Amid national publicity on Central American migrants – from pro/con protests to faith-based assistance — the Jewish Community Relations Council of the Jewish Federation of Southern Arizona stands firm. JCRC has long been involved in border issues, says director Bryan Davis, noting that Jews were once strangers dealing with tough immigration issues.
On June 25, Bishop Gerald Kicanas of the Roman Catholic Diocese of Tucson held a meeting of local faith-based and government leaders to address the plight of women and children arriving daily from Central America. Davis, Mayor Jonathan Rothschild, City Council members Regina Romero and Steve Kozachik, representatives from the Congressional offices of Reps. Ron Barber and Raul Grijalva, and others attended the meeting to form a team of local organizers. At that meeting, says Davis, “Jonathan [Rothschild] looked at me and said, ‘JCRC,’ and I said, ‘JCRC, yes!”
Following the June 25 meeting, “We got a lot done very quickly,” he says, including finding overnight housing for some of the migrant women and children and securing an Americorps/Vista volunteer for a two-year stint in Tucson. “JCRC took on the role of coordinating the coordination. We’re trying to avoid redundancy,” says Davis.
U.S. Immigration and Customs officials have been dropping off several hundred of the women with children who cross the border into Arizona every week at the Tucson Greyhound bus station, expecting them to find their way to cities across the country to report to immigration offices there. These are families who have been processed by ICE and are awaiting deportation hearings. They are legally in the country pending those hearings.
National news media were conflating these women and children with the approximately 1,000 unaccompanied migrant children who were flown in from Texas and housed in a Nogales, Ariz., warehouse, says Davis.
Each of the migrant women dropped at the Greyhound station has relatives in the United States who have purchased bus tickets for them to join them, says JCRC member and volunteer Jill Rich. Around 6,000 women and children, many from war-torn and drug-ravaged Guatemala, have arrived in Tucson since October.
More than 200 volunteers from Project Mariposa and the Pio Decimo Center, both part of Catholic Community Services, have been helping the Central American migrants find an overnight place to stay while awaiting departure to their relatives’ cities. The volunteers put together travel packs and meet the women and children at the Greyhound station, often taking them to their own homes.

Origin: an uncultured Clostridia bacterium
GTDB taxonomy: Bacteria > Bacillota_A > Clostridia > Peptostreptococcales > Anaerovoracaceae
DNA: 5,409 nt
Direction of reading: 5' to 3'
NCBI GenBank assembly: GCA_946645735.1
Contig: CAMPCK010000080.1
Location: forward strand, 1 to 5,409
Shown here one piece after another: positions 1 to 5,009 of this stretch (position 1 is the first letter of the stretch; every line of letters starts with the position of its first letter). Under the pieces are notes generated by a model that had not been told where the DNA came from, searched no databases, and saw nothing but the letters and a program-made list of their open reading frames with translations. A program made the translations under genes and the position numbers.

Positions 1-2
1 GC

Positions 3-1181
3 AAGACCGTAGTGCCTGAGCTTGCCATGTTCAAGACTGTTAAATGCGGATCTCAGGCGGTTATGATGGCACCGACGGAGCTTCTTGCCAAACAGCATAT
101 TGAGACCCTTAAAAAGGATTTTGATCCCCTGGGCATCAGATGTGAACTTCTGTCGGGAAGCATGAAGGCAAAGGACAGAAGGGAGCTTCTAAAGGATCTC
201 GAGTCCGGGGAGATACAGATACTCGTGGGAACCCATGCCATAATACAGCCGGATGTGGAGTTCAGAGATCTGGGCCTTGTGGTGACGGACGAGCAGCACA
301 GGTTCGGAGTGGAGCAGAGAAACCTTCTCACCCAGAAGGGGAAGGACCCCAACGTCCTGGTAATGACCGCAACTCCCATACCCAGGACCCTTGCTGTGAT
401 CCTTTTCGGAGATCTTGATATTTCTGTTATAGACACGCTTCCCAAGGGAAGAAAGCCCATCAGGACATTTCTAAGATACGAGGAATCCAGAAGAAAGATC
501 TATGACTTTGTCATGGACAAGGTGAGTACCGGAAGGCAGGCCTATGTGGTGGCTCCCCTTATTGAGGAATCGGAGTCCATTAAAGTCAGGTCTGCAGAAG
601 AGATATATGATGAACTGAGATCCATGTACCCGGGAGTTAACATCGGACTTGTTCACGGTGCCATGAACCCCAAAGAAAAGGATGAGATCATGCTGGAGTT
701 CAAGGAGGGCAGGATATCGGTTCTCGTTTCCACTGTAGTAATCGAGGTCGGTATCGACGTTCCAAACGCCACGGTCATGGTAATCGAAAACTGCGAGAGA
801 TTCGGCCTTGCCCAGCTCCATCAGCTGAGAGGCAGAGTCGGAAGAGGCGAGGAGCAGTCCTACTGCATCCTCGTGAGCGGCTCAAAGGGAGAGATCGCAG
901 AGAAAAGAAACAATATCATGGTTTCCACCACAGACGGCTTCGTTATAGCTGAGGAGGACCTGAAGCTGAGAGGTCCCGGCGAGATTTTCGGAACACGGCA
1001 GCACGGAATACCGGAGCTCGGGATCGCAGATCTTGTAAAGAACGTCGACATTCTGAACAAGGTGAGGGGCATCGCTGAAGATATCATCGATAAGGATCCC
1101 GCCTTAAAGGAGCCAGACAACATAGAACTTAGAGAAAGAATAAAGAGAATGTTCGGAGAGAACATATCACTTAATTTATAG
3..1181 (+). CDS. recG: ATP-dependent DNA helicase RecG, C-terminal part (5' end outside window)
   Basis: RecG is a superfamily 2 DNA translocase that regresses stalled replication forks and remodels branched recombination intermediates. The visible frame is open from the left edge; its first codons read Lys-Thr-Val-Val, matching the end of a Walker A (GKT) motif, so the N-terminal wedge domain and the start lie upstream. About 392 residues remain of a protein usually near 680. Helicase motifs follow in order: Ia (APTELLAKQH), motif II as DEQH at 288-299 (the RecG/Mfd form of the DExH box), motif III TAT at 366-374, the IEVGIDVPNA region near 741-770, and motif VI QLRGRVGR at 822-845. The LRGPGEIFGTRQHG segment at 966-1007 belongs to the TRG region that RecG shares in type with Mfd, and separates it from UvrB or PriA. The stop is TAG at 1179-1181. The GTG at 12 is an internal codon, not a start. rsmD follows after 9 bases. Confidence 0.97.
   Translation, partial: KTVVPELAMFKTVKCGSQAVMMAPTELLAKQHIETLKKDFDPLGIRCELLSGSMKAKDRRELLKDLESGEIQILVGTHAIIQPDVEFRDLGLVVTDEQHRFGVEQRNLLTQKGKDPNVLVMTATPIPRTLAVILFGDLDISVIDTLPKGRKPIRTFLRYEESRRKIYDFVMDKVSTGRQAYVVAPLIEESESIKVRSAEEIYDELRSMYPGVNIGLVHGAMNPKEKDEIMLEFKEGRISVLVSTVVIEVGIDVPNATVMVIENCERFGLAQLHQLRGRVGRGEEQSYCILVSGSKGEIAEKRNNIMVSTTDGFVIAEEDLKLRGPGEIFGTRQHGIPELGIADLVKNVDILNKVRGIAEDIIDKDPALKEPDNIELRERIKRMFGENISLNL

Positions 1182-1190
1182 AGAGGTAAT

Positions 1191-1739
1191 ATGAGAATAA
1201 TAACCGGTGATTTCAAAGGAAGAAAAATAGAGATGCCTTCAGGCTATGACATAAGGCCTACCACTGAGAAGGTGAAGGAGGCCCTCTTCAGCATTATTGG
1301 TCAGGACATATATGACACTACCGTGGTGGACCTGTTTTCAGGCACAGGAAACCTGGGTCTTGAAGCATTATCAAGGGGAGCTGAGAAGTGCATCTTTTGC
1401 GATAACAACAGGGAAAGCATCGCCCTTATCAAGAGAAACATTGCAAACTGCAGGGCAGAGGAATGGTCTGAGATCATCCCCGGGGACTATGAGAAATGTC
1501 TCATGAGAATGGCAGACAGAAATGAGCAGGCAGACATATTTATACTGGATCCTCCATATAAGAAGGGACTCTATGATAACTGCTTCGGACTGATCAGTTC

Over the July 4th weekend, Temple Emanu-El served as a shelter for 14 of the women and children, Rich told the AJP, adding that Temple will continue to be available if needed. “We give them culturally appropriate foods, which I make,” she says. “They sleep on cots with new blankets. We show movies in Spanish, have toys for the kids and [try to have] one person available who speaks Spanish.” The Guatemalan women speak a Mayan dialect but Spanish is their second language.
JCRC has provided more than 50 pairs of new shoes because “their shoes were shredded” after walking to the border, says Davis. “We’ve also provided baby slings for mothers with multiple children.”
“We have a lot of gently used shoes,” says Rich, “but they’re inappropriate because they’re too big. These are very petite women. They were very nervous young mothers who wanted better lives for their children. I was impressed with the bravery of these women. There were some amazing women there. They still have five or six days to go on buses with their children to meet up with their relatives and will have to go to some immigration proceedings.”
On July 23, Davis was invited to talk on a national Hebrew International Aid Society call about the role the Tucson Jewish community is playing in providing services to immigrants crossing into Arizona from Mexico. The discussion, he notes, included comments on “where they are in D.C. and where they need to be” on immigration by U.S. Rep. Zoe Lofgren (D-CA).
At last month’s JFSA Northwest Rosh Chodesh gathering, Humane Borders Executive Director Juanita Molina spoke to a rapt audience, Anne Lowe told the AJP. One of Molina’s stories was about an 11-year-old boy from Honduras who arrived at the Tucson Greyhound station and didn’t want to trade his long-sleeve shirt for a cooler T-shirt, says Lowe, Northwest Division director.
“Finally, Juanita learned it was because in Honduras he had refused to join a gang, so they set pit bulls on him. His arms and shoulders were covered with awful scars,” says Lowe. “He was embarrassed for anyone to see them. That’s why he and his mother other children left to come to America.”
Says Lowe, who has been volunteering to help Central American migrants, “If this isn’t a case for sanctuary or refugee status, I don’t know what is.”
” JCRC will remain intimately involved in immigration issues,” says Davis. “I see a deep historical resonance because of our Jewish history and values. We need to be at the forefront of supporting this very vulnerable population.”